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Elvis Dumervil And Marty Magid: A Brief Timeline Of Events

Marty Magid's MRM Sports & Entertainment represented defensive end Elvis Dumervil until a recent highly publicized snafu.
Marty Magid’s MRM Sports & Entertainment represented defensive end Elvis Dumervil until a recent highly publicized snafu.

Late Friday afternoon, as many people on the East Coast of the United States were wrapping up their work weeks, NFL teams and agents were also putting the final touches on potential agreements to restructure player contracts in advance of the established deadline.  One of those players under consideration to restructure his contract was Denver Broncos defensive end Elvis Dumervil.  In fact, the deal was (almost) done.  Dumervil was going to accept a reduction from $12 million to $8 million and remain with the Broncos for the 2013 NFL season.  But the paperwork was not filed in time, and Dumervil was released by the team.

Prior to the deadline passing, Dumervil was represented by football agent Marty Magid of MRM Sports & Entertainment.  Magid supposedly had a deal in place for Dumervil to remain with the Broncos under a restructured contract, but failed to fax the necessary paperwork in time.

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Did Magid make a colossal mistake?  Mike Florio of ProFootballTalk said that not only does the agent deserve blame, but all parties involved, including the Broncos, for mistreating the strict deadline imposed by the NFL.

Soon after the snafu, Magid talked to CBS Sports NFL Insider Jason La Canfora and said, “We haven’t talked yet, but I think we all needed to take a deep breath and then we’ll see where it goes. Unfortunately, it didn’t work out the way we wanted, but everything happens for a reason and it’s not like this anybody’s fault. This wasn’t just a case of an agent taking too long to send something. It’s not anyone’s fault, but Elvis is a free agent now and we’ll see how that process plays out.” (emphasis added).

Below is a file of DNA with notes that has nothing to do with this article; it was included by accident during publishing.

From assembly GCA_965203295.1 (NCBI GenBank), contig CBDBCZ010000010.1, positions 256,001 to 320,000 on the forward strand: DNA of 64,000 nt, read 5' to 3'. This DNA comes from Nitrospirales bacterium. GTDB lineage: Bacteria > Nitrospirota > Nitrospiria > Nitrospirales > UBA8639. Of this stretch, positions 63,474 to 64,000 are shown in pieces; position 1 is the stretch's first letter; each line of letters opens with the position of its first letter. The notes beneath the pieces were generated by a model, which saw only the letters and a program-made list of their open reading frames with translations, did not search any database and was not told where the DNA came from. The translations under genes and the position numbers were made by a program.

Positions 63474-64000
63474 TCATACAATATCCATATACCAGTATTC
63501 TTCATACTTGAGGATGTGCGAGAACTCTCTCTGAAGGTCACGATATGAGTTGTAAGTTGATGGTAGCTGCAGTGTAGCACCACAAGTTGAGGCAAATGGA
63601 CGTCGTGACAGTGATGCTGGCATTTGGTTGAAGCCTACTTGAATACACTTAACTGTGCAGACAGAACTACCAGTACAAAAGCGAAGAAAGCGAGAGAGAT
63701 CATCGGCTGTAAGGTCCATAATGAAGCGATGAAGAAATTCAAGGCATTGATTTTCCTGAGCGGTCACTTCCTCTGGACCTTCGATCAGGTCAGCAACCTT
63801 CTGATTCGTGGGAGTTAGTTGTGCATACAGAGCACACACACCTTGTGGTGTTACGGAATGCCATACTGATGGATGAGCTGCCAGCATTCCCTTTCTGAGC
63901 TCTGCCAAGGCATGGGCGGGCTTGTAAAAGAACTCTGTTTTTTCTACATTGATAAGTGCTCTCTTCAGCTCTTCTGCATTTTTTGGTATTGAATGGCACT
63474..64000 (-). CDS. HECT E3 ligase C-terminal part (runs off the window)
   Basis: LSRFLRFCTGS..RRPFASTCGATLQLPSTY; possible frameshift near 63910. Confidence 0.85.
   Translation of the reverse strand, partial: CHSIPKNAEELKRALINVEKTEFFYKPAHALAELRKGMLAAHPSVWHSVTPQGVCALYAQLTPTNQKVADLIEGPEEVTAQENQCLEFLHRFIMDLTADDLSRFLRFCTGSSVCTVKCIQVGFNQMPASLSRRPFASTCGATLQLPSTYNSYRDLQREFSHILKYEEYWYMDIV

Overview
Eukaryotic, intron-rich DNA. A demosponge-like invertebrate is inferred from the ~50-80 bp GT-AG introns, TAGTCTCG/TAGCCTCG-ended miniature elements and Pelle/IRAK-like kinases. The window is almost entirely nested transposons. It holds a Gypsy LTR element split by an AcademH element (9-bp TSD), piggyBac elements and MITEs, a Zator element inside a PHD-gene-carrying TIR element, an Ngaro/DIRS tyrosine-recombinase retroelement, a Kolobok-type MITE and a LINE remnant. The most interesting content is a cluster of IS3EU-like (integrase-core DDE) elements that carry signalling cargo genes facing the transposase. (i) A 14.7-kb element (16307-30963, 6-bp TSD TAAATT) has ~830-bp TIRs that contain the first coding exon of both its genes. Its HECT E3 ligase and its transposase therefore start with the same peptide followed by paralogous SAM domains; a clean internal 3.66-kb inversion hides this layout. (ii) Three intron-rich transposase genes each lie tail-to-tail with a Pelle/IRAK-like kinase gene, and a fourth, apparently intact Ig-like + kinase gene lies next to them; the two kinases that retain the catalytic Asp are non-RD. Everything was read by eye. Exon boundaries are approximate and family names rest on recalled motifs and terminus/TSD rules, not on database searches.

Friday turned into Saturday, and Magid turned into Dumervil’s former agent.  Dumervil fired Magid and the morning’s rumor was that he would be hiring Tom Condon of Creative Artists Agency (CAA).  Additionally, the NFLPA immediately hired outside counsel to take a deep look at what went wrong, leading many people to start speculating about potential legal consequences for Magid.

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As soon as it was revealed that Magid would waive the mandatory five day waiting period for a player to choose new representation (as promulgated by the NFLPA), I began to receive texts and emails from football agents requesting that I provide them Elvis Dumervil’s phone number.  But they were well behind the eight ball.  As had been previously suggested, Dumervil was set on adding Tom Condon of CAA to his team.  He made it official later in the day.

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Late Saturday evening I received a text from a football agent who said that when Dumervil was seeking new representation (after the passing of his former agent, Gary Wichard), the stated price for the “right” to represent the defensive end was $75,000.  Sports Agent Blog does not currently have any information that would indicate such an amount was paid to Dumervil by his former agent, but at a minimum, it shows just how tough and competitive the representation business can be.

By Darren Heitner

Darren Heitner created Sports Agent Blog as a New Year's Resolution on December 31, 2005. Originally titled, "I Want To Be A Sports Agent," the website was founded with the intention of causing Heitner to learn more about the profession that he wanted to join, meet reputable individuals in the space and force himself to stay on top of the latest news and trends.

Heitner now runs Heitner Legal, P.L.L.C., which is a law firm with many practice areas, including sports law and contract law. Heitner has represented numerous athletes and sports agents as legal counsel. He has also served as an Adjunct Professor at Indiana University Bloomington from 2011-2014, where he created and taught a course titled, Sport Agency Management, which included subjects ranging from NCAA regulations to athlete agent certification and the rules governing the profession. Heitner serves as an Adjunct Professor at the University of Florida Levin College of Law, where he teaches a Sports Law class that includes case law surrounding athlete agents and the NCAA rules.